On Saturday, I screened the documentary Complaints Choir.
A Finnish couple (Tellervo Kalleinen and Oliver Kochta-Kalleinen) thought it would be interesting to direct energy that we typically use to complain for a greater purpose. Their idea was to create a chorus of folks airing their grievances, big and small, then hold performances under the name "Complaints Choir." They were right: it was interesting.
What makes the experiment so compelling is the vast difference between how communities and countries react to it. Us Americans, of course, have no trouble listing out things that bother us and shouting it at the top of our lungs. Heck—we're practically famous for our loud mouths. But when the 'tour' arrives in Singapore, the tunes take a different turn.
Recruiting for the choir was not too difficult. Though folks were hesitant to admit fault with their lives publicly, many still stepped forward to do so. Some even seemed to be creating a makeshift therapy session for themselves.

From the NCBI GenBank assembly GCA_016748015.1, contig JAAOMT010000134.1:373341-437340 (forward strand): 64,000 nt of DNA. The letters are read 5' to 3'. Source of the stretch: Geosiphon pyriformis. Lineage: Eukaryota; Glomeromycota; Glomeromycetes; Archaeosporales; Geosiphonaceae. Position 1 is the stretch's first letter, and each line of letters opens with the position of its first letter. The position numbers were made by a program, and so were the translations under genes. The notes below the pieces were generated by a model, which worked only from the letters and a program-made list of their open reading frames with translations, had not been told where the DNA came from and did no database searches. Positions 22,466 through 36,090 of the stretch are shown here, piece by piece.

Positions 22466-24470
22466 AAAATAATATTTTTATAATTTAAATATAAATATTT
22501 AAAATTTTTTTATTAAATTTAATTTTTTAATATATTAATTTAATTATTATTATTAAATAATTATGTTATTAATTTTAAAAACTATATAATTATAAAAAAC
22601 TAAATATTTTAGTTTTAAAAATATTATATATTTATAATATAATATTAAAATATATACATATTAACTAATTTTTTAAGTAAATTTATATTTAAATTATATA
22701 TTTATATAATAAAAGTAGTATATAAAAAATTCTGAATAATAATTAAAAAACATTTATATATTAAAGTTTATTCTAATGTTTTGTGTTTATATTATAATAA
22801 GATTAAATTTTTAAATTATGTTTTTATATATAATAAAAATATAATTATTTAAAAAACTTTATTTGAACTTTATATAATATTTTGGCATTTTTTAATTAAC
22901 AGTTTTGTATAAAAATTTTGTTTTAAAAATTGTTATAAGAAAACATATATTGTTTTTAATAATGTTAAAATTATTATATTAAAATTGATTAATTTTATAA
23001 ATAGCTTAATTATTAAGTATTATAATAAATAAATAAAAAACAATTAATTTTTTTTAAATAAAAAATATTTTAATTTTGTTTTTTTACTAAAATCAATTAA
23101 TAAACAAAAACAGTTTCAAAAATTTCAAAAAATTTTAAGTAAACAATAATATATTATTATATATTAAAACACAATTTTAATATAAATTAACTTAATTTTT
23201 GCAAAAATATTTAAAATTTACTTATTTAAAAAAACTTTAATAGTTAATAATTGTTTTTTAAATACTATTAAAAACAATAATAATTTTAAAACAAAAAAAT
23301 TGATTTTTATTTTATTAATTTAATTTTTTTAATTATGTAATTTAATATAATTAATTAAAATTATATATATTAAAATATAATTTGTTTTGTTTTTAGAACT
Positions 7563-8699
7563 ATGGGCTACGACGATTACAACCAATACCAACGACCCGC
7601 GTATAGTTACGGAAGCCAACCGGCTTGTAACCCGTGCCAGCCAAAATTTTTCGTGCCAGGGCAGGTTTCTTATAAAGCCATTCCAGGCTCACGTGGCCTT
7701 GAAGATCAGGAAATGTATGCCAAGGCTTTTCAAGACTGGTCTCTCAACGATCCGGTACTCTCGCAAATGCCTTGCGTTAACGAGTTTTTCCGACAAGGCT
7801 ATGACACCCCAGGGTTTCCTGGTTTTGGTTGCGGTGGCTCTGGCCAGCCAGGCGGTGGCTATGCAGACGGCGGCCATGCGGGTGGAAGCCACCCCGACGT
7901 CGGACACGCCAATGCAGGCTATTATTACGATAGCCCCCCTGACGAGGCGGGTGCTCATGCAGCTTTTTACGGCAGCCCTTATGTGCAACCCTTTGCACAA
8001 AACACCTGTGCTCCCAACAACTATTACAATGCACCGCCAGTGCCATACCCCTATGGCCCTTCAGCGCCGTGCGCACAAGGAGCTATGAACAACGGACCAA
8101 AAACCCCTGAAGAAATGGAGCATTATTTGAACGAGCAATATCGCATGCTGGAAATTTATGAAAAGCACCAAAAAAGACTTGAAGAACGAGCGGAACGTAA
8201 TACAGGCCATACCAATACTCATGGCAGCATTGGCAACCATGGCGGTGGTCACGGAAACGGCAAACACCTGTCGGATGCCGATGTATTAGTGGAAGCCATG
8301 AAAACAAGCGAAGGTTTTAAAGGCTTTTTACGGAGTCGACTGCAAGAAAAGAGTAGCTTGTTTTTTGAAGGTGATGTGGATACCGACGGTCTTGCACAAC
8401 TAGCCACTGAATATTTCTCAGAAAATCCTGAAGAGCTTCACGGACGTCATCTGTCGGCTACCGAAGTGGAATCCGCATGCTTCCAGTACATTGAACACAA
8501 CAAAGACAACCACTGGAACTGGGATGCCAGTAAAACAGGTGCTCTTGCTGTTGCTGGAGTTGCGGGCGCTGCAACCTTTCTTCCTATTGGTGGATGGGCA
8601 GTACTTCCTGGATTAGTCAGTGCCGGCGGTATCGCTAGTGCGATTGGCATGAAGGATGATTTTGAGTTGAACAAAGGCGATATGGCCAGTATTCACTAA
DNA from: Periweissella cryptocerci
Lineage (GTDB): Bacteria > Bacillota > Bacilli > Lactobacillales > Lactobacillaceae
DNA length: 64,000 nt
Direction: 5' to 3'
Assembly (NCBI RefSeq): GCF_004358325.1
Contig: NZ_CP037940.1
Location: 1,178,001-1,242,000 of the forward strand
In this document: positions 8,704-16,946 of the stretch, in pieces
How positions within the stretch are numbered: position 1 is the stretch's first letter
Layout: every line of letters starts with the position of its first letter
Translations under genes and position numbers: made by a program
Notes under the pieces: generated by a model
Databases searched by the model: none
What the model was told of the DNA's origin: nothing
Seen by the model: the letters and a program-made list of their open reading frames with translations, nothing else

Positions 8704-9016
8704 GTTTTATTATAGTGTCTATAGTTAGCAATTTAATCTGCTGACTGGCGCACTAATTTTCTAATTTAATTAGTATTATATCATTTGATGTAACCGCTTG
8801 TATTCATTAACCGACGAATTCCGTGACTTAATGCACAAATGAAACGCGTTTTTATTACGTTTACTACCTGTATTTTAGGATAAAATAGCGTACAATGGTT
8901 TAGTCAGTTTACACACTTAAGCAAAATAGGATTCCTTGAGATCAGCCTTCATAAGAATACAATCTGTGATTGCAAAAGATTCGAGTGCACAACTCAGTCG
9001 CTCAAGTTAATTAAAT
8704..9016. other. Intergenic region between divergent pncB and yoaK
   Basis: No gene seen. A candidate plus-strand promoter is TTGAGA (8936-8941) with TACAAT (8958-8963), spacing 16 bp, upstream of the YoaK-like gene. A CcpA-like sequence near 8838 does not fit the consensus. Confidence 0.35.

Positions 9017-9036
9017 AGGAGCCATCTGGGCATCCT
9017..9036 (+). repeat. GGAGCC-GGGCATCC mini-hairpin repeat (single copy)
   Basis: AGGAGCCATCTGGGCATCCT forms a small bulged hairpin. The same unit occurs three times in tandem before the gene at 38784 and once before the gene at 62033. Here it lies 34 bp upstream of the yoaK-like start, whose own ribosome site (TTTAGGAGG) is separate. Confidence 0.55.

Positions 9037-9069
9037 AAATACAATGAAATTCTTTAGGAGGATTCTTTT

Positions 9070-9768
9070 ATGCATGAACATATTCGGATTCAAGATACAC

Like the Yankees, these folks had minor complaints (waiting in lines, inconsiderate people) and major complaints (government, family), and were willing to sing about them in equal measure. But when rehearsals were well underway and the local police caught wind of what was about to take place, they forbid the singers from performing under threat of arrest. It seems free speech is not a privilege Singaporeans are allowed to enjoy.
So now their complaints are merely immortalized on the official film site and in this documentary. And Singapore appears to be humorless and really, really oppressive. Their government clearly did nothing to dispute this portrayal.
The Complaints Choir has since expanded to over 20 countries so far (some that we would have assumed similar to Singapore in restrictions, but weren't), and the idea is catching on. The organizers offer how-to instructions about creating your own on the film site. This particular documentary only focuses on the Singapore and Chicago choirs, but the spirit of the movement is captured well.
And after you see it, you'll leave wanting to craft a song about your problems each time they arise.